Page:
This is where the third piece of the puzzle comes into play, the concept of Pareto-efficiency. This concept was developed by the economist and sociologist Vilfredo Pareto (1848-1923) - who clearly did not call it that... According to this concept, a situation is Pareto-efficient (or efficient in the Pareto sense) if it is not possible to increase the welfare of any of the actors involved, except by reducing the welfare of some of them.
The concept of Pareto-efficiency will be central to a particular branch of economics that is very relevant to our history: welfare economics. Conventionally born in 1932 with Arthur Cecil Pigou's (1877-1959) book 'Economics of Welfare', welfare economics seeks to assess whether or not economic situations approach a social optimum. The history of welfare economics is dense and troubled, studded with rival and diametrically opposed approaches centred on the conflict between positive and normative analysis.
The two fundamental theorems of welfare economics develop in the sense of this discipline, crystallising the modus operandi that welfare economics would uniformly adopt:
First fundamental theorem of welfare economics:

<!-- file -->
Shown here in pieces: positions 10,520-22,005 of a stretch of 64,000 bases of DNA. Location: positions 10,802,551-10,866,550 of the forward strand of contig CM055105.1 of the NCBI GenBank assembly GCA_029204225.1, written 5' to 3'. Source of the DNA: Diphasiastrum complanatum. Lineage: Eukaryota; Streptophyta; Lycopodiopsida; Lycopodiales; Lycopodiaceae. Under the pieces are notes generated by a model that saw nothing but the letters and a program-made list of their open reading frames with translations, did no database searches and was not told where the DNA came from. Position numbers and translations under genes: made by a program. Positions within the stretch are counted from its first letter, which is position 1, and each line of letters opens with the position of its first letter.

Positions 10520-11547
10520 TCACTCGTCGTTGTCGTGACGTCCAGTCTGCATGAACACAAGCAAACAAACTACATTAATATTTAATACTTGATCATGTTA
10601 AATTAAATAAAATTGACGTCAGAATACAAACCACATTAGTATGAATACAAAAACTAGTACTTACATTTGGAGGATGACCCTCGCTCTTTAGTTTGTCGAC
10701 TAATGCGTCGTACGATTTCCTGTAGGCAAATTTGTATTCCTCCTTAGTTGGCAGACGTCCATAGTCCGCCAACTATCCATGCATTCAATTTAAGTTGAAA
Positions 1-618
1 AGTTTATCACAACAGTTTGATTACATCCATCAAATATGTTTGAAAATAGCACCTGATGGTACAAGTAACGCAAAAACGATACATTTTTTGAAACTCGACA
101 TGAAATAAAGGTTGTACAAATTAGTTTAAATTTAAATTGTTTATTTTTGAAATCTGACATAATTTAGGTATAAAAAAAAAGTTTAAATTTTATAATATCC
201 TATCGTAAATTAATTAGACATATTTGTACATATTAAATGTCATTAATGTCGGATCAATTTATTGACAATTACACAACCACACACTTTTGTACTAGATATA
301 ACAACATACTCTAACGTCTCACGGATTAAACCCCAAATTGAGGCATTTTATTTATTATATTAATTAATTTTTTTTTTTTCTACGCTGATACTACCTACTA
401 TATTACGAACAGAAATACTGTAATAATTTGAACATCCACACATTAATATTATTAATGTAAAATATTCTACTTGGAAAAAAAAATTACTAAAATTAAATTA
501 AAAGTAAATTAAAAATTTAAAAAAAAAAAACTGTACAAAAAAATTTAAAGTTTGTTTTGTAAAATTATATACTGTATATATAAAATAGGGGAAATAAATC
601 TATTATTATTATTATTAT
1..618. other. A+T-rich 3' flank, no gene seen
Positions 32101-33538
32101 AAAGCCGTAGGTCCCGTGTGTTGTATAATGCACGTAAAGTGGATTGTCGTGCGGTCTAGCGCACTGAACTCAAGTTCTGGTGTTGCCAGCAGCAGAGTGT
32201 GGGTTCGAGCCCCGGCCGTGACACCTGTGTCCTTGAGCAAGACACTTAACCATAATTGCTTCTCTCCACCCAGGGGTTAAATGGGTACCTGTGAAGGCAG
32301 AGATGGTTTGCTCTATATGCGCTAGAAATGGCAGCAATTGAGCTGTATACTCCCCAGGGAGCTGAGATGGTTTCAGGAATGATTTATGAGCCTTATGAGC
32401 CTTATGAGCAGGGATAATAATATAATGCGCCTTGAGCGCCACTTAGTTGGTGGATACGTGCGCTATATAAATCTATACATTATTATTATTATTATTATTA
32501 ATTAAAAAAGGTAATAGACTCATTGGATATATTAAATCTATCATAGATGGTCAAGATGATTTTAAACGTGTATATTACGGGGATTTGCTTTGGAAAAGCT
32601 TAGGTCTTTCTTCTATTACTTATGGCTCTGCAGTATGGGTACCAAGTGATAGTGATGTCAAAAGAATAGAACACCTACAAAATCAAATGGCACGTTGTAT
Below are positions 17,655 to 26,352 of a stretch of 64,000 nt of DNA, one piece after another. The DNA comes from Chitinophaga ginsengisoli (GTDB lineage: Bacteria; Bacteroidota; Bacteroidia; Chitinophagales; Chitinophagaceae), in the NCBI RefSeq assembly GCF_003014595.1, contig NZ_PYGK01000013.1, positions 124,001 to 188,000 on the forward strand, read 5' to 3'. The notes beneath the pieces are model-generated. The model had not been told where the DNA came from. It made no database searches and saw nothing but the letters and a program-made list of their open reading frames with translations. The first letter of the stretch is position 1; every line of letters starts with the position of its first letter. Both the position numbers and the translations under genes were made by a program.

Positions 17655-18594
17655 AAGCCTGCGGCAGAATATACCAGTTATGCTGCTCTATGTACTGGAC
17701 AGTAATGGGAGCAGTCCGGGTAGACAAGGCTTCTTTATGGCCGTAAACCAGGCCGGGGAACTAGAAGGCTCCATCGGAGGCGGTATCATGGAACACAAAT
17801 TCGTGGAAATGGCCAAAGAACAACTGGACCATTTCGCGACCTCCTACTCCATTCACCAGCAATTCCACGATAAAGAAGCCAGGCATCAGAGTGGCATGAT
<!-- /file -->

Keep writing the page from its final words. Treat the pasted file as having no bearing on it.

A perfectly competitive market system is capable of Pareto optimum allocation.
Second fundamental theorem of welfare economics:
By appropriately modifying the initial distribution of resources among individuals and then leaving it to the operation of the market to realise the efficient allocation of resources, it is possible to achieve a different optimal situation than that realised with the initial distribution of resources.
These two theorems bind the theory of economic equilibrium to a judgement of efficiency, but not of fairness, and sanction the theoretical justification for laissez-faire policies. As shown by a famous two-agent, two-goods diagram used in basic microeconomics courses (the Edgeworth box), Pareto-efficient allocations are also those in which one agent has all the goods and the other has nothing.
Squaring the circle
The neoclassical paradigm, of which we have illustrated some of the main axes, then adds to the analysis of the consumer the analysis of the enterprise, with entirely analogous structures hinging on maximisation: the enterprise maximises profits, or minimises costs, an operation analogous to the former as proven by Paul Samuelson. Marginality enters here as marginal factor productivity: wages and interest are the remuneration of the respective factors of production.